Crashworthy systems and devices prevent or reduce the severity of injuries when a crash is imminent or happening. Much research is carried out using anthropomorphic crash test dummies. Seatbelt
American Broadcasting Company
The American Broadcasting Company is an American commercial broadcast television network, a flagship property of Walt Disney Television, a subsidiary of the Disney Media Networks division of The Walt Disney Company. The network is headquartered in Burbank, California on Riverside Drive, directly across the street from Walt Disney Studios and adjacent to the Roy E. Disney Animation Building, But the network's second corporate headquarters and News headquarters remains in New York City, New York at their broadcast center on 77 West 66th Street in Lincoln Square in Upper West Side Manhattan. Since 2007, when ABC Radio was sold to Citadel Broadcasting, ABC has reduced its broadcasting operations exclusively to television; the fifth-oldest major broadcasting network in the world and the youngest of the Big Three television networks, ABC is nicknamed as "The Alphabet Network", as its initialism represents the first three letters of the English alphabet, in order. ABC launched as a radio network on October 12, 1943, serving as the successor to the NBC Blue Network, purchased by Edward J. Noble.
It extended its operations to television in 1948, following in the footsteps of established broadcast networks CBS and NBC. In the mid-1950s, ABC merged with United Paramount Theatres, a chain of movie theaters that operated as a subsidiary of Paramount Pictures. Leonard Goldenson, the head of UPT, made the new television network profitable by helping develop and greenlight many successful series. In the 1980s, after purchasing an 80 percent interest in cable sports channel ESPN, the network's corporate parent, American Broadcasting Companies, Inc. merged with Capital Cities Communications, owner of several print publications, television and radio stations. In 1996, most of Capital Cities/ABC's assets were purchased by The Walt Disney Company; the television network has eight owned-and-operated and over 232 affiliated television stations throughout the United States and its territories. Some of the ABC-affiliated stations can be seen in Canada via pay-television providers, certain other affiliates can be received over-the-air in areas within the Canada–United States border.
ABC News provides news and features content for select radio stations owned by Citadel Broadcasting, which purchased the ABC Radio properties in 2007. In the 1930s, radio in the United States was dominated by three companies: the Columbia Broadcasting System, the Mutual Broadcasting System, the National Broadcasting Company; the last was owned by electronics manufacturer Radio Corporation of America, which owned two radio networks that each ran different varieties of programming, NBC Blue and NBC Red. The NBC Blue Network was created in 1927 for the primary purpose of testing new programs on markets of lesser importance than those served by NBC Red, which served the major cities, to test drama series. In 1934, Mutual filed a complaint with the Federal Communications Commission regarding its difficulties in establishing new stations, in a radio market, being saturated by NBC and CBS. In 1938, the FCC began a series of investigations into the practices of radio networks and published its report on the broadcasting of network radio programs in 1940.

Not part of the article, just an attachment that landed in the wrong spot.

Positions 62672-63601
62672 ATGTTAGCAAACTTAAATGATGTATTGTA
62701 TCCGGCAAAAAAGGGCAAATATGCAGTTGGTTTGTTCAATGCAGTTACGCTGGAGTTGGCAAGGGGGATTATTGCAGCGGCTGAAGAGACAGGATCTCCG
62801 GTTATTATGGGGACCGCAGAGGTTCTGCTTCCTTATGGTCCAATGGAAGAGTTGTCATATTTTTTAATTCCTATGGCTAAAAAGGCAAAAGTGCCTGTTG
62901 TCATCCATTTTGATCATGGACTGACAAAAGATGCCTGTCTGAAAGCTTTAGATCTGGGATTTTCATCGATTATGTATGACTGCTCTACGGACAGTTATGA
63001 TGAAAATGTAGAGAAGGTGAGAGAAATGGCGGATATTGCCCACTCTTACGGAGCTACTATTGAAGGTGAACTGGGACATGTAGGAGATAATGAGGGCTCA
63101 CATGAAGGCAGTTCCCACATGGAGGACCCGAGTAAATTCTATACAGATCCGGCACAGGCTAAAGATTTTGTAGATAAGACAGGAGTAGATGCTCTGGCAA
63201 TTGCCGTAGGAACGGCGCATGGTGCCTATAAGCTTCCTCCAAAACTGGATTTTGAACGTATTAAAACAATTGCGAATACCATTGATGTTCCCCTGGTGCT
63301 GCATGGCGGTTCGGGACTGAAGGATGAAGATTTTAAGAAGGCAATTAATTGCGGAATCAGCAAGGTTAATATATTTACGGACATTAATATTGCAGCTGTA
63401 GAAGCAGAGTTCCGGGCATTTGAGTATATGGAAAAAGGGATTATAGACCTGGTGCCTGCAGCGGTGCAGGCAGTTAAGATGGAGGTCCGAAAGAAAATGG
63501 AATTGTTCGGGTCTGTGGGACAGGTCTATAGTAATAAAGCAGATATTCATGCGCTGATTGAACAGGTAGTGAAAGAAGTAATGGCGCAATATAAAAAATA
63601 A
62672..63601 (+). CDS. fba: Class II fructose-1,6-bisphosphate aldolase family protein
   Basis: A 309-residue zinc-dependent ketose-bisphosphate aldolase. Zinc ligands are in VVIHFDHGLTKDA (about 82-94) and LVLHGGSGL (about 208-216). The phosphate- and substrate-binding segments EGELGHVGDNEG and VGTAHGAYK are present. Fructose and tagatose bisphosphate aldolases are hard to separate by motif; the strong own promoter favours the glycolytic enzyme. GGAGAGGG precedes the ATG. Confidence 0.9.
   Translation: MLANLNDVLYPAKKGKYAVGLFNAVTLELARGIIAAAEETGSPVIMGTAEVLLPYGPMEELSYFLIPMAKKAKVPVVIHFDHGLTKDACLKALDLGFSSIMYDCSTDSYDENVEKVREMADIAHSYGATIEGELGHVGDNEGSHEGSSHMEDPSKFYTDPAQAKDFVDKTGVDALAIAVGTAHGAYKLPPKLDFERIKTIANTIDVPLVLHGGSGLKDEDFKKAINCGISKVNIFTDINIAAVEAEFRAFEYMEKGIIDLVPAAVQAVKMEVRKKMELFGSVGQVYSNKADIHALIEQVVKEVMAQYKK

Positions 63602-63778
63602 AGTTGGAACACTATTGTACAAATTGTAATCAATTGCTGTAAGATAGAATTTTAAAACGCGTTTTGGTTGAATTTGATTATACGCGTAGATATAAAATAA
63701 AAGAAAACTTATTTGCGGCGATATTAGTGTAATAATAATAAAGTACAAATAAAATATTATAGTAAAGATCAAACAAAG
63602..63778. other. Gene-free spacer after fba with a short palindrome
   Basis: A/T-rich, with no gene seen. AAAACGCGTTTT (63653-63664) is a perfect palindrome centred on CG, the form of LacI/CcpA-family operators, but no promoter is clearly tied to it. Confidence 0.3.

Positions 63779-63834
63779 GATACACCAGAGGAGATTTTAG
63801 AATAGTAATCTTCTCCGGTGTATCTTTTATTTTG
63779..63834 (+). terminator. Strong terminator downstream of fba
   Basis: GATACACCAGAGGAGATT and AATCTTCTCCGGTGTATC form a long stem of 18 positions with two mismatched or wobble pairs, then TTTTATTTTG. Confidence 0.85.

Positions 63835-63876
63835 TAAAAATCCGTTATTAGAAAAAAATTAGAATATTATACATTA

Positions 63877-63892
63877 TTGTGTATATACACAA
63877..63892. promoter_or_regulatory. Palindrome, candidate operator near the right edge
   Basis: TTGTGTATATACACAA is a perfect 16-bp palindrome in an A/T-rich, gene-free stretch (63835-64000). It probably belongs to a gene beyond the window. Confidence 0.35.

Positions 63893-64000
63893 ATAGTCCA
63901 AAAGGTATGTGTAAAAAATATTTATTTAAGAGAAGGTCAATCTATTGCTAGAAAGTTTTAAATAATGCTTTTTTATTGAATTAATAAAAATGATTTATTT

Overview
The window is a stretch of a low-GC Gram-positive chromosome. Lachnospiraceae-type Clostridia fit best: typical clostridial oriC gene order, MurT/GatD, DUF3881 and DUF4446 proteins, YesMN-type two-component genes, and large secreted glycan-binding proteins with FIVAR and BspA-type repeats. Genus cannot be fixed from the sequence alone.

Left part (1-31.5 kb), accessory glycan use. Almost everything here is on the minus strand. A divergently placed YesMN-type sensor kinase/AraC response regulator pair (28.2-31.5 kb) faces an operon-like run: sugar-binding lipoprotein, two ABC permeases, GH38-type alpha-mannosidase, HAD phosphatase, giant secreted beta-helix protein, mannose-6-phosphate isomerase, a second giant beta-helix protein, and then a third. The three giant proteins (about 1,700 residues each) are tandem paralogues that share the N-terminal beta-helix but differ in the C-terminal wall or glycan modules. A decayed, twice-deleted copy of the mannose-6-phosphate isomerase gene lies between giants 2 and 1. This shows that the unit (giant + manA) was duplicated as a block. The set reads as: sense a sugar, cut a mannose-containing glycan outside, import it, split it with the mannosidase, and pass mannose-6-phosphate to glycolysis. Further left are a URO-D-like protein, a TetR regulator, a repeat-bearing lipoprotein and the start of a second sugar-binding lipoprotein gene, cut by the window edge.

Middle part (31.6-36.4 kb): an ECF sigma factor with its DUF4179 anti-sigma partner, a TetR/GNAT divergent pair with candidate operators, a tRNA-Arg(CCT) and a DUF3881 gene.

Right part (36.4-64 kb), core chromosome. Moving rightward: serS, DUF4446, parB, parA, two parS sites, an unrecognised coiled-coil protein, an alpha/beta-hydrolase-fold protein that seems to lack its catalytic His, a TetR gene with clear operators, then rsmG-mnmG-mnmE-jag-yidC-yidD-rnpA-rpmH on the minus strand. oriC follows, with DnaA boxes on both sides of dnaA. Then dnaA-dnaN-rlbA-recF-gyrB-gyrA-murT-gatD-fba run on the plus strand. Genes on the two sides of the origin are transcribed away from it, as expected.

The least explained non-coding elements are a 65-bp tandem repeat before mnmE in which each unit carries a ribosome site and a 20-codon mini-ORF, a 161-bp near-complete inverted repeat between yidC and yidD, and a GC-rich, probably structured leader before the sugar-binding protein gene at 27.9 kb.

The report recommended that RCA give up control of either NBC NBC Blue. At that time, the NBC Red Network was the principal radio network in the United States and, according to the FCC, RCA was using NBC Blue to eliminate any hint of competition. Having no power over the networks themselves, the FCC established a regulation forbidding licenses to be issued for radio stations if they were affiliated with a network which owned multiple networks that provided content of public interest. Once Mutual's appeals against the FCC were rejected, RCA decided to sell NBC Blue in 1941, gave the mandate to do so to Mark Woods. RCA converted the NBC Blue Network into an independent subsidiary, formally divorcing the operations of NBC Red and NBC Blue on January 8, 1942, with the Blue Network being referred to on-air as either "Blue" or "Blue Network"; the newly separated NBC Red and NBC Blue divided their respective corporate assets. Between 1942 and 1943, Woods offered to sell the entire NBC Blue Network, a package that included leases on landlines, three pending television licenses, 60 affiliates, four operations facilities, contracts with actors, the brand associated with the Blue Network.
Investment firm Dillon, Read & Co. offered $7.5 million to purchase the network, but the offer was rejected by Woods and RCA president David Sarnoff. Edward J. Noble, the owner of Life Savers candy, drugstore chain Rexall and New York City radio station WMCA, purchased the network for $8 million. Due to FCC ownership rules, the transaction, to include the purchase of three RCA stations by Noble, would require him to resell his station with the FCC's approval; the Commission authorized the transaction on October 12, 1943. Soon afterward, the Blue Network was purchased by the new company Noble founded, the American Broadcasting System. Noble subsequently acquired the rights to the American Broadcasting Company name from George B. Storer in 1944. Meanwhile, in August 1944, the West Coast division of the Blue Network, which owned San Francisco radio station KGO, bought Los Angeles station KECA f